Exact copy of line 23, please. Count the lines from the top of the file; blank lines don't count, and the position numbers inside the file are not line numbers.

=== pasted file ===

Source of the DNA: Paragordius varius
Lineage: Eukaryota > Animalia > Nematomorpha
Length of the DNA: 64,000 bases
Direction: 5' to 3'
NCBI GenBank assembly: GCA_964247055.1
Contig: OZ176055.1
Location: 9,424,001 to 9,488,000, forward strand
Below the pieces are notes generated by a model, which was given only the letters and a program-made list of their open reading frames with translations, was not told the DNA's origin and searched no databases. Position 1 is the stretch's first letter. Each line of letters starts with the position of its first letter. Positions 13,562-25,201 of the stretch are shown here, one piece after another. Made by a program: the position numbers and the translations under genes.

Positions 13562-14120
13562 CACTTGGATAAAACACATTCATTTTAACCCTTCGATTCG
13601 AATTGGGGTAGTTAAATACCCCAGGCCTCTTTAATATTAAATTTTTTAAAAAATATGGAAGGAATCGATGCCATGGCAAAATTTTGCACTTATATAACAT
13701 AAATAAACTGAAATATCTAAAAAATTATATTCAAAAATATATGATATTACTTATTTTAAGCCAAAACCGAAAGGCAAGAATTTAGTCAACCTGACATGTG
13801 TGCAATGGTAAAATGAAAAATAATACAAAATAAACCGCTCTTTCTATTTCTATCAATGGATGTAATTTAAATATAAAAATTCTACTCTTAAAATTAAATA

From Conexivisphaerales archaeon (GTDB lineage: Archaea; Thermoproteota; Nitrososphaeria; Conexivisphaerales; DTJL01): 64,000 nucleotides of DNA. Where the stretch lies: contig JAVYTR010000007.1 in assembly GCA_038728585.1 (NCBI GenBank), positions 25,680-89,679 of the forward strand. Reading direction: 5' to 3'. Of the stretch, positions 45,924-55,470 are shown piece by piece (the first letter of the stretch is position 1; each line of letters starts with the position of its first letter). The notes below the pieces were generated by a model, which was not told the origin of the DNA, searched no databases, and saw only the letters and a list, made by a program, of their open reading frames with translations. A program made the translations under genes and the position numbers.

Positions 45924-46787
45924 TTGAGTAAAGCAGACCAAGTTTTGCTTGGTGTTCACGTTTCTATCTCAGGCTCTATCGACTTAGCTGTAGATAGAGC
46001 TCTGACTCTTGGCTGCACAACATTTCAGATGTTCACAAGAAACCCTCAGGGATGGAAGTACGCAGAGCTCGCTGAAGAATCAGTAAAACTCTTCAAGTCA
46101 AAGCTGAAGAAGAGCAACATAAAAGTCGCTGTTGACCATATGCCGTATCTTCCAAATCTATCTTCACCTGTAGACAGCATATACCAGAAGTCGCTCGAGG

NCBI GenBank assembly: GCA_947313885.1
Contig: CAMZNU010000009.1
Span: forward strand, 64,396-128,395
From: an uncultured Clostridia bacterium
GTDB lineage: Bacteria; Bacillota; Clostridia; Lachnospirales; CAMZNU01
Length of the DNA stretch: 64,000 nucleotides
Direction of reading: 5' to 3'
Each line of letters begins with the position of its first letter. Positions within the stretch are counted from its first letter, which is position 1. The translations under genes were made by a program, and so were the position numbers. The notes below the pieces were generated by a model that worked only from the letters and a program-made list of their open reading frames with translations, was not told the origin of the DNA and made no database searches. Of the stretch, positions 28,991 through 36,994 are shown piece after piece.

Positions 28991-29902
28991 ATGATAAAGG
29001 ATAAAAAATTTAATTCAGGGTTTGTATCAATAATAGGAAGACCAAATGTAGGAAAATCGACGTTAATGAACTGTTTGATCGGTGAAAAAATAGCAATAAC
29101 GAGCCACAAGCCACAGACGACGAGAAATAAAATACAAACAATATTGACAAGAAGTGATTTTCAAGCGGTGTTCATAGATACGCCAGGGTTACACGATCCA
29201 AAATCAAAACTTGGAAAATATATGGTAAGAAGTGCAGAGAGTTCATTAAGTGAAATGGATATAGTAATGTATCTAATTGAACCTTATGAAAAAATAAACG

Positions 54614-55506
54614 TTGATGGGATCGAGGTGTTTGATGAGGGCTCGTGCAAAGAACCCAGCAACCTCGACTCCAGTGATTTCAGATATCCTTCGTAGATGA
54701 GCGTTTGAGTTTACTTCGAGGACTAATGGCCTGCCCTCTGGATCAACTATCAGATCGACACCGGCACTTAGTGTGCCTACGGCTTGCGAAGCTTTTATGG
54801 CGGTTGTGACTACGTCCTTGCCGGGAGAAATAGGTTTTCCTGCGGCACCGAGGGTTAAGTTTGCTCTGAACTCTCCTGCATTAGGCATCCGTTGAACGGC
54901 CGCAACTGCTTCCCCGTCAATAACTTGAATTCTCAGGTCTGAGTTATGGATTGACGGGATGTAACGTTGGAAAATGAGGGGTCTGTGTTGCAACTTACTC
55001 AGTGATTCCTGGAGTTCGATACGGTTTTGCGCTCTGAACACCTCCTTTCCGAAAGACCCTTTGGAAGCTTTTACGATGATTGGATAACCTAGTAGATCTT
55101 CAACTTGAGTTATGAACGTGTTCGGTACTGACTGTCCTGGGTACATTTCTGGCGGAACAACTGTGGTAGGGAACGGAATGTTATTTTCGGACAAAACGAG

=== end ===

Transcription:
GTDB lineage: Bacteria; Bacillota; Clostridia; Lachnospirales; CAMZNU01